Major Flashbacks or Flashback-kickers
These flashbacks are limited in number. Their effects are more powerful and they reveal important stories about the character. There is a slight element of planning the flashback-kickers, and when they are used, they are always played out as a scene.
Each character have 3 major flashbacks and gain an additional at each level.
For each major flashback the player adds a brief sentence describing the flashback in it’s most general terms, e.g.
- When my eunuk wizard gained his freedom by betraying his old master
- When Hattian rebels burned down my parents estate for releasing their Hinterland slaves after a lifetime of loyal service (The Hattians are bigots, it is as simple as that)
- When I stepped into the generals office to receive my promotion and I discovered that my rival was also present
- When the Glantrian wizards discovered I was a heretic [divine spellcaster] and I had to flee or be burned at the stake.
- When I awoke in the boudoir after the decadent party with the colonels daughter and she was madly in love with me
- When I stepped up and saved the peace negotiations between my dwarven family and the elven embassy from turning into a declaration of war
These are all major moments in the characters’ lives. We learn something important about them, even though we may not know it until we play the scene. Often the flashback is played in the middle of combat or in a skill challenge because the player needs to manipulate the outcome. In indie-terminology they look somewhat like player-created kickers, but with the differences that they don’t open the game but lies in wait for the right moment.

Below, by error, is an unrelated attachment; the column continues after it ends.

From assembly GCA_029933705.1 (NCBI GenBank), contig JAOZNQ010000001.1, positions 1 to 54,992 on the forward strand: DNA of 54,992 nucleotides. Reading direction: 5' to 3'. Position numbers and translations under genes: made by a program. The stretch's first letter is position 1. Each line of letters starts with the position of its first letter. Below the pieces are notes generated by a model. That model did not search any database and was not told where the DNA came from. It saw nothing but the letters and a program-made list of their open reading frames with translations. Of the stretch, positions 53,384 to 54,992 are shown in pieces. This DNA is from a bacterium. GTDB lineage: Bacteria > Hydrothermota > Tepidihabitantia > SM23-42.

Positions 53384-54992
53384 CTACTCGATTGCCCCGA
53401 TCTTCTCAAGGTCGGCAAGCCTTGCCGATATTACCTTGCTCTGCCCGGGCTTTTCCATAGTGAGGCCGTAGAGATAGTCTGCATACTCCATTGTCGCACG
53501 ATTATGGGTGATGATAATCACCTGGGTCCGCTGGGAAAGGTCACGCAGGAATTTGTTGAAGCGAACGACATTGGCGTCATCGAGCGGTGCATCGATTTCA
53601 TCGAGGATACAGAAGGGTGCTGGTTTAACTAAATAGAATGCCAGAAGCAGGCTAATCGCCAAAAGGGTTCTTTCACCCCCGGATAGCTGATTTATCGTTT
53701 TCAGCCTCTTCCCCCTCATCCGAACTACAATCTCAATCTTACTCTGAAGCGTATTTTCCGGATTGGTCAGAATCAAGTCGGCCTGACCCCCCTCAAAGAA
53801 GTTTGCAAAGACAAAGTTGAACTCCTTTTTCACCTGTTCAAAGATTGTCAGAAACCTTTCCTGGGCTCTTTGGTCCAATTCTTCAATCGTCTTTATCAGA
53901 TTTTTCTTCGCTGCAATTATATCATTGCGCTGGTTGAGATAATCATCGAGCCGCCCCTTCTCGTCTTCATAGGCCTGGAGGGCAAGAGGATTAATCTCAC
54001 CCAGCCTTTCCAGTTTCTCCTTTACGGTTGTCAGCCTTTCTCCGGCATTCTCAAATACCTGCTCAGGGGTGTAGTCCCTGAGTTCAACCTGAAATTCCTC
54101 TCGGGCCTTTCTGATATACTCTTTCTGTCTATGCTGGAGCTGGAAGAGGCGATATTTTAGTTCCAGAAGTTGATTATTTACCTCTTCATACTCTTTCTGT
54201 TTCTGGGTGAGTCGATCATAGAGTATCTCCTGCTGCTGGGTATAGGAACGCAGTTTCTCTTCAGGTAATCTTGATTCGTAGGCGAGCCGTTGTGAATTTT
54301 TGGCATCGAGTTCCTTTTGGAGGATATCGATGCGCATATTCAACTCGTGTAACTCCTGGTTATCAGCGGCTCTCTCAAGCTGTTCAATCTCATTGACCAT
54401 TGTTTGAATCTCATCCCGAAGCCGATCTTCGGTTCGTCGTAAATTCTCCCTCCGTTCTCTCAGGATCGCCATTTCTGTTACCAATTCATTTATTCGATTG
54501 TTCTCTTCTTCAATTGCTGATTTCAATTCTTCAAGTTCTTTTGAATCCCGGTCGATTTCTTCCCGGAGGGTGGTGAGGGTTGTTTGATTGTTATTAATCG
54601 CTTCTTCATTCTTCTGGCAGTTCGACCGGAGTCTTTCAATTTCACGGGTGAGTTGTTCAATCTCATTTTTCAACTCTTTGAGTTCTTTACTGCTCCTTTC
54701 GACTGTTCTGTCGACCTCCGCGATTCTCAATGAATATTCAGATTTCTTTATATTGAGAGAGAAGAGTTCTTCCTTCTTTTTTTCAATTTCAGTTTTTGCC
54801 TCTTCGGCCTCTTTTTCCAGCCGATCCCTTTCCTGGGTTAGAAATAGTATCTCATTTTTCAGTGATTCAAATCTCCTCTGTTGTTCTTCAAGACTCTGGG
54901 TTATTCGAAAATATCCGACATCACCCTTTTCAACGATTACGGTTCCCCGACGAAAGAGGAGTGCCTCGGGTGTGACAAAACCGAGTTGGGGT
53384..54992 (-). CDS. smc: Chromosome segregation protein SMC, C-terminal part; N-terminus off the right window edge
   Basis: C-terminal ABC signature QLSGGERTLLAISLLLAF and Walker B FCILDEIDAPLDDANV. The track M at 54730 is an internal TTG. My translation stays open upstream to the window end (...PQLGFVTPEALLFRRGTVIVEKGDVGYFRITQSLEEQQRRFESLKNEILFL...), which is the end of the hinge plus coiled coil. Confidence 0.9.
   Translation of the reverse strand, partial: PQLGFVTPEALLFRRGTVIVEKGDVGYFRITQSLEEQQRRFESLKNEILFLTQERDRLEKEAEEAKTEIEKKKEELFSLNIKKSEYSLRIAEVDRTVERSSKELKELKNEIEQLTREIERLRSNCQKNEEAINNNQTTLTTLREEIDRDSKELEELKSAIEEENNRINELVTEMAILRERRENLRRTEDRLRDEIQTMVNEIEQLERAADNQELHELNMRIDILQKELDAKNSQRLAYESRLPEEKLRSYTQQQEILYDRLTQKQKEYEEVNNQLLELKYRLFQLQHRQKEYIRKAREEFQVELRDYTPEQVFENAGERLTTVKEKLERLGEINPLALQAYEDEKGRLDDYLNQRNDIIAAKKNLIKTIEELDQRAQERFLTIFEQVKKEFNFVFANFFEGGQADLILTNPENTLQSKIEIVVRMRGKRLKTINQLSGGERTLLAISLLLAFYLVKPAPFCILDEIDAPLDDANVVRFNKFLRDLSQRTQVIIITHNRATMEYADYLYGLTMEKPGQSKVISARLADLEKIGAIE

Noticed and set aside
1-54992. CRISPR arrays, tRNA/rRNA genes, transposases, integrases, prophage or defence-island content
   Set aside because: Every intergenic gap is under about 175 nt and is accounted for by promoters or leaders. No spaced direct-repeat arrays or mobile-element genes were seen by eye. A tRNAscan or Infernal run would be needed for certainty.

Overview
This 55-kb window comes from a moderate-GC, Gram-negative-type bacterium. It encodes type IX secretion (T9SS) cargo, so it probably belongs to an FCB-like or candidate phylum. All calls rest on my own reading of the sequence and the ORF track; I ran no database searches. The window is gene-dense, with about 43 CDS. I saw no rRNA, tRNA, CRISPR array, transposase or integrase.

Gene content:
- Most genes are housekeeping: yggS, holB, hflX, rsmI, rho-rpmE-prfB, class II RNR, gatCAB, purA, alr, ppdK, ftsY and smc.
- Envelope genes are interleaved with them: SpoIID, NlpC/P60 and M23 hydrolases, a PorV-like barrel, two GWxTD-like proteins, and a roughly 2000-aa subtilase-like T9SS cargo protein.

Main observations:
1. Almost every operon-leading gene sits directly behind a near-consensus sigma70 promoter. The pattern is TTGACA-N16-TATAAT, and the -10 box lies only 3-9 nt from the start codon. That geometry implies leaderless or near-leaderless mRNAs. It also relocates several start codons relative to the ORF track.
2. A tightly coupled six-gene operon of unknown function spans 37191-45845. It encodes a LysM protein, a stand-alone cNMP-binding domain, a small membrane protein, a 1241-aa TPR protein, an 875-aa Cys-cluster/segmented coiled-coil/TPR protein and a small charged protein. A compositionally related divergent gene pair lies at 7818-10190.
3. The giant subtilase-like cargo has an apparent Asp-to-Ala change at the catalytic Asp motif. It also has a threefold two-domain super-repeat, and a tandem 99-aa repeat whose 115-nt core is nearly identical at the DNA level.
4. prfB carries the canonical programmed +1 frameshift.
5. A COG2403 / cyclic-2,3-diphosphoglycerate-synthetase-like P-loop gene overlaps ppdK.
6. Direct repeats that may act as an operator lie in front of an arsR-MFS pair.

Playing the flashback
Playing a flashback is playing a scene directed by the player. The player sets the scene, asks the other players to portray various NPCs and then the scene is played out. There are no dice rolls in the scene. As the GM my presence in these scenes are minimal. I usually only supplies a few details about the setting and helps with coming up with ideas as how to play the scene.
- The reward for playing the scene some of the following:
- The effects of a plot point (described here)
- An automatic attack roll
- Changing a fatal result into successful result (used when one character was jumping from the air ship on to goblin balloonship. Originally he failed and would have fallen to the ground hundreds and hundreds of meters down. The player spend his flashback and after the scene, he managed to land safely on the balloon ship).
- Regain a spend Daily Power
- Acquire a magic item (This was added a bit later in the campaign. It occurred to us, that regular source of magic items were not in play due to the campaign-structure and we needed some other way for the characters to gain magic items. The player uses a major flashback and afterwards gains a magic item, that is suitable for his level.
Only a few of these have been used so far. As with the minor flashbacks we’re having quite fun with this rule. It allows us to develop the backstory of the characters as we play, but more importantly each character’s story becomes shared knowledge. It is no longer words on a page, the GM might have read. Instead we play it out. This does means that the scene can never be 100% as planned, no play ever is, but the player has enough control with the scene to get a very close version.